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Auschwitz is a name that from A to Z contains the alphabet of horror: right in the heart of Europe, it has become the place of the annihilation of the "different", to be identified not only with Jews but also with dissidents, opponents, the disabled, the mentally ill, homosexuals, Jehovah's Witnesses, the Roma, the Sinti, the Slavs. Today, 74 years after the liberation of that concentration camp, we are celebrating the 19th Day of the Memory of the Holocaust (the "catastrophe", in Hebrew) established by law 211 of 20 July 2000.

     The next general elections of the European Parliament will assume a crucial historical value for Europe. The actual political framework inside and outside the European Union strongly challenges the European institutions and their role as well as the very idea of Europe as a political community which is able to rule a continent according to common values and to reach common goals. The crisis of the traditional political parties in all the European countries, the rising of a new fascination for national identity and national sovereignty, they are the major features of a larger crisis of the political roots of Europe, including the concept of democracy.

  In May 2019 European people will elect the new European parliament and according to many analysts this election is going to be crucial for the future of the European Union. The rising of political parties and movements which consider the EU as the responsible for the economic crisis and for its consequences in terms of social security strongly challenge the very basis of the political project of a Europe unite in the diversity and ruled by democratic and effective institution. This scenario questions the existence of a European political perspective, since an increasing number of member states are ruled by governments which asks for a return to the central role of national state. Poland, Hungary, Czech Republic, Austria, Italy claim a return to the protection of the “national interest” and relevant political movements in Germany (particularly in Bavaria and East Germany), France and Belgium support this same position.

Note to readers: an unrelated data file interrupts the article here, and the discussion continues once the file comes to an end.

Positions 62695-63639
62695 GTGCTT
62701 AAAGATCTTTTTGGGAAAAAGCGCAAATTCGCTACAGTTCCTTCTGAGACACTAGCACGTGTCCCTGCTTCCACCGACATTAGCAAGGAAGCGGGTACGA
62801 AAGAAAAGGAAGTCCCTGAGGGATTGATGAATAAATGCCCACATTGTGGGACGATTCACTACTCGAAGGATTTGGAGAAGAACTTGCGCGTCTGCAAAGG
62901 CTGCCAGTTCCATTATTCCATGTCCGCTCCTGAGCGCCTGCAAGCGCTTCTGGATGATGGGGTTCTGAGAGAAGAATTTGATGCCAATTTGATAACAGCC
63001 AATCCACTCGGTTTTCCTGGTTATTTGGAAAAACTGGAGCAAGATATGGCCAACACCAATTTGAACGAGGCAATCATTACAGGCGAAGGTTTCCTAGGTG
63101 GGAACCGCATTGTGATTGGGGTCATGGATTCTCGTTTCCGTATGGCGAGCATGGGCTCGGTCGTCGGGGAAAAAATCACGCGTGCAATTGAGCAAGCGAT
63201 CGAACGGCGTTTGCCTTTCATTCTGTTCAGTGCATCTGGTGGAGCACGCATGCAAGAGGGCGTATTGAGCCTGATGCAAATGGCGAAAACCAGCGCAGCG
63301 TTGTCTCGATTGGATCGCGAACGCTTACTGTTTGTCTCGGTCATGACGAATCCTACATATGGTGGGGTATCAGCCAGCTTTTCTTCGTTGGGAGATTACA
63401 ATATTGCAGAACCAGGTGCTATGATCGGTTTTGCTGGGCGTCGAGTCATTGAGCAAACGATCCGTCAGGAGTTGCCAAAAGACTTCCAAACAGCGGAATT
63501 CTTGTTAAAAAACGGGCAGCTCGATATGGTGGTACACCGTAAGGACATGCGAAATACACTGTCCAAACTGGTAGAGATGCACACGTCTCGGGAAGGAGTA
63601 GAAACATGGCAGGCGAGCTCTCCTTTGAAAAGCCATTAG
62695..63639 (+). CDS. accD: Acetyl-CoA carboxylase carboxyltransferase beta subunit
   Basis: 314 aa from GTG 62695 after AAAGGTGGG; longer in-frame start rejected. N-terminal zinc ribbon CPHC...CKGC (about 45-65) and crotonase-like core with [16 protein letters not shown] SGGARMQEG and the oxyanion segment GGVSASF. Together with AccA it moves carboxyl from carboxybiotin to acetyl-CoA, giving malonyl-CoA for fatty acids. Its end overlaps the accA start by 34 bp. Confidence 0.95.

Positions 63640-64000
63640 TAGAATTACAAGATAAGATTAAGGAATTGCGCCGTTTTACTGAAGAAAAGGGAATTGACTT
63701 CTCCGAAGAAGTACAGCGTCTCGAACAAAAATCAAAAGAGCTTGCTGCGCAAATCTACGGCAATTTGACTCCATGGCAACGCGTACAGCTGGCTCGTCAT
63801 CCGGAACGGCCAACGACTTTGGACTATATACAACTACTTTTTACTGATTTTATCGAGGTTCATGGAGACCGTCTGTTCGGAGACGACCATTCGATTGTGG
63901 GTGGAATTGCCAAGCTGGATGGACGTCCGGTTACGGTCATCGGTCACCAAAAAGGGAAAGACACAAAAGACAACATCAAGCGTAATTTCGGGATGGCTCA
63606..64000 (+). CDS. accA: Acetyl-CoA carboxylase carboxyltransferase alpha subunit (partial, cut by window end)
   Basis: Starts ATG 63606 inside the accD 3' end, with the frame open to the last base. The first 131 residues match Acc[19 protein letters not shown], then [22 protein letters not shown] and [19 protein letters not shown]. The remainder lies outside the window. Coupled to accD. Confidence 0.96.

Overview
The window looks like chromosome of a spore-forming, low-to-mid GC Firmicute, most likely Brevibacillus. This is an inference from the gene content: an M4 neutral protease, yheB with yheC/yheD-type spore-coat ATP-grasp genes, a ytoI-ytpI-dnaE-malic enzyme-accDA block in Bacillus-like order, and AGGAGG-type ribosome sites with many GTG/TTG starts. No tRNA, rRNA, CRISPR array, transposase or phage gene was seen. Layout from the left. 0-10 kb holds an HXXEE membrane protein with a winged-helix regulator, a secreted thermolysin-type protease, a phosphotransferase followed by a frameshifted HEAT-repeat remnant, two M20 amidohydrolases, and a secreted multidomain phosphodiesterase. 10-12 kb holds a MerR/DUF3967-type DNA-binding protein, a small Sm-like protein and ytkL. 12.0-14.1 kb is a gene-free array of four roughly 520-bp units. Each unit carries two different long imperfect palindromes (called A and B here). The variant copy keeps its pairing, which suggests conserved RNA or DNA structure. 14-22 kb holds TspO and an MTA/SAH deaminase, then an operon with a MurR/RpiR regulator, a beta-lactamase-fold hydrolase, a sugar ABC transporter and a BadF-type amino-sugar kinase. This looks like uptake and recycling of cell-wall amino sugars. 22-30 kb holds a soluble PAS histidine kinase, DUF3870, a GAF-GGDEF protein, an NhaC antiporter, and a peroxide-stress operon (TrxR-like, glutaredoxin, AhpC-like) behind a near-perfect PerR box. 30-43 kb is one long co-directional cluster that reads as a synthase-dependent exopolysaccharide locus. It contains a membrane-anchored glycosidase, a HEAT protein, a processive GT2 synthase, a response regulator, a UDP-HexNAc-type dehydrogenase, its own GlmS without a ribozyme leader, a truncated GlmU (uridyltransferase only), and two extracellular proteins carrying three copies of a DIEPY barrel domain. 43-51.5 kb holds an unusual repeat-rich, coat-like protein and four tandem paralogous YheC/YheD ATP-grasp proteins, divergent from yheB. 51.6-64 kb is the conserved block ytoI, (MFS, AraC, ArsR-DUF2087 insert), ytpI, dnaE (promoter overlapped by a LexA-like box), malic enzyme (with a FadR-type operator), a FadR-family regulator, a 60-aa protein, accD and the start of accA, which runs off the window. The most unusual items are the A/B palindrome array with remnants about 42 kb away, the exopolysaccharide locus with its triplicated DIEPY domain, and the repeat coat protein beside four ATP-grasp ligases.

The recent vote of the European Parliament against the Hungarian government asks for the application of the article 7 of the treaty of the European Union, which allows the European institutions to subject a member state to sanction if there is an evident violation of one of the basic principles of the Union: democracy. It is well known that such request will not produce effects, since the final decision has to be taken by the European Council, where several governments, such as those of Poland, Austria and Italy, side with Mr. Orban’s government.

       This entire story is the most recent manifestation of the historical crisis that modern representative democracy suffers in Europe and America. Such a crisis concerns the understanding of what democracy is. Modern democratic practices rest upon the basic idea of creating explicit and inviolable limits to every exercise of power and authority, so that even the power of the people does not lack a bound which is fixed in the list of rights and duties of the citizens and of the different communities. On the other hand, the idea of democracy which is proper of several political movements in Europe and of Trump’s administration in the United States is based on the idea that the democratic process consists in the simple popular mandate which enables the winner of a presidential election or a majority in a Parliament to consider themselves as the only legitimate representatives of the “general will” of the nation.